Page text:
Here is the CMT Uptime check phrase

The US Congress may not be able to agree on much, but a bipartisan group of senators and representatives have concurred that studying the impact of social media and technology on kids is worth $95 million.

The group today introduced a bill called the Children and Media Research Advancement (CAMRA) Act, which if approved would direct the National Institutes of Health (NIH) to study the effects of technology and media on infants, kids, and teens, including its impact on their cognitive, physical, and socio-emotional development.

“Digital devices are constant companions in this digital age, but we don’t understand the impact on child development, education, or overall well-being,” said Jim Steyer, chief executive officer of the nonprofit Common Sense Media, who advised on the bill. “Without good research, we are performing an unprecedented experiment on our kids.”

There is ample debate about whether our kids are addicted to technology or not. At a recent conference, Robert Lustig, a professor of pediatrics focused on endocrinology at the University of Southern California and author of The Hacking of the American Mind, said “It’s not a drug, but it might as well be. It works the same way … it has the same results.”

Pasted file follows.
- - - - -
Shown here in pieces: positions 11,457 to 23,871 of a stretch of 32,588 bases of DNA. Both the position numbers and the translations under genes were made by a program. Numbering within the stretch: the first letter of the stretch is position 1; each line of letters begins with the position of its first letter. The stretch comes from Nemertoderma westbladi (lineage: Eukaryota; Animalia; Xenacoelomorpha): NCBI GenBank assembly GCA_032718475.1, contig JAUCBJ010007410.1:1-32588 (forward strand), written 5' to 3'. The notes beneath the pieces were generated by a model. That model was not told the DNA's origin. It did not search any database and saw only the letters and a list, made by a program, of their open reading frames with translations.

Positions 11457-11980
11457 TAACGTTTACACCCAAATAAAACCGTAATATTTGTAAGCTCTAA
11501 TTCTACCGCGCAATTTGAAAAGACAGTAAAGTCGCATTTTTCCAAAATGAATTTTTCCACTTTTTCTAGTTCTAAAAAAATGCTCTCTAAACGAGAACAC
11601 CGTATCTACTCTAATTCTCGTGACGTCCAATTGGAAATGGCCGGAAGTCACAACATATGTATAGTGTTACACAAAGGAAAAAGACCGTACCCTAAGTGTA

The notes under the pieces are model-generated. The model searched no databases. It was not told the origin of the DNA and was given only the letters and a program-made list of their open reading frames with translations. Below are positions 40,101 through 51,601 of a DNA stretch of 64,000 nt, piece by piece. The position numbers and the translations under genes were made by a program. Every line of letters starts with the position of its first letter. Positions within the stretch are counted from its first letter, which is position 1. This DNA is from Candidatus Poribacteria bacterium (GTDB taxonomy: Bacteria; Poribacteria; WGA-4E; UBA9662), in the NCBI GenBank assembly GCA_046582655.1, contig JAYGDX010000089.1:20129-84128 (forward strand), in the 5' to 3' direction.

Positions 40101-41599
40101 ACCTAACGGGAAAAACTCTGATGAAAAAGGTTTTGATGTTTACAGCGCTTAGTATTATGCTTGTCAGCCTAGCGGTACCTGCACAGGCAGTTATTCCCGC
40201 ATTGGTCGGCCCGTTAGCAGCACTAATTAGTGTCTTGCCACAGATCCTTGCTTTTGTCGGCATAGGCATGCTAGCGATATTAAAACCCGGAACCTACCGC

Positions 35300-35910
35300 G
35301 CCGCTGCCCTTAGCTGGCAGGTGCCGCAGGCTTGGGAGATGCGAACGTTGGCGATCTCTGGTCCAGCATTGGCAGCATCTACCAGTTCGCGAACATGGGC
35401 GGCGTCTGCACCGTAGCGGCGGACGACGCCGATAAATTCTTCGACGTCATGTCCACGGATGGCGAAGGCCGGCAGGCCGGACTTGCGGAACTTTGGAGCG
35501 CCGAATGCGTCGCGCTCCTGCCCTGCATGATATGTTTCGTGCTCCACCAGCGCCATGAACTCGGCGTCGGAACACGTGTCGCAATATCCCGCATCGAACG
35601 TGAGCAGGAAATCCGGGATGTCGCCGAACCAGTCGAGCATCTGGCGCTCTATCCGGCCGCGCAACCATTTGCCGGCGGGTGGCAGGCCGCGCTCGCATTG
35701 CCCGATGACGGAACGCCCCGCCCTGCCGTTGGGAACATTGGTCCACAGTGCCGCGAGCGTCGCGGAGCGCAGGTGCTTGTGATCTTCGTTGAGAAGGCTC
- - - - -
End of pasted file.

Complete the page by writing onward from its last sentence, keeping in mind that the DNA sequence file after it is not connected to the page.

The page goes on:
Jenny Radesky, a developmental-behavioral pediatrician who wrote the screen time guidelines for the American Academy of Pediatrics, was more nuanced. “From the early childhood perspective, we don’t use the word ‘addiction’ clinically or in research because it is early childhood,” she said. “We use the idea of ‘functional impairment,’ when media use is getting so heavy that the content is influencing a child’s behavior.” On that front, she is concerned.

Read more of this article, originally published on, by clicking on the title link.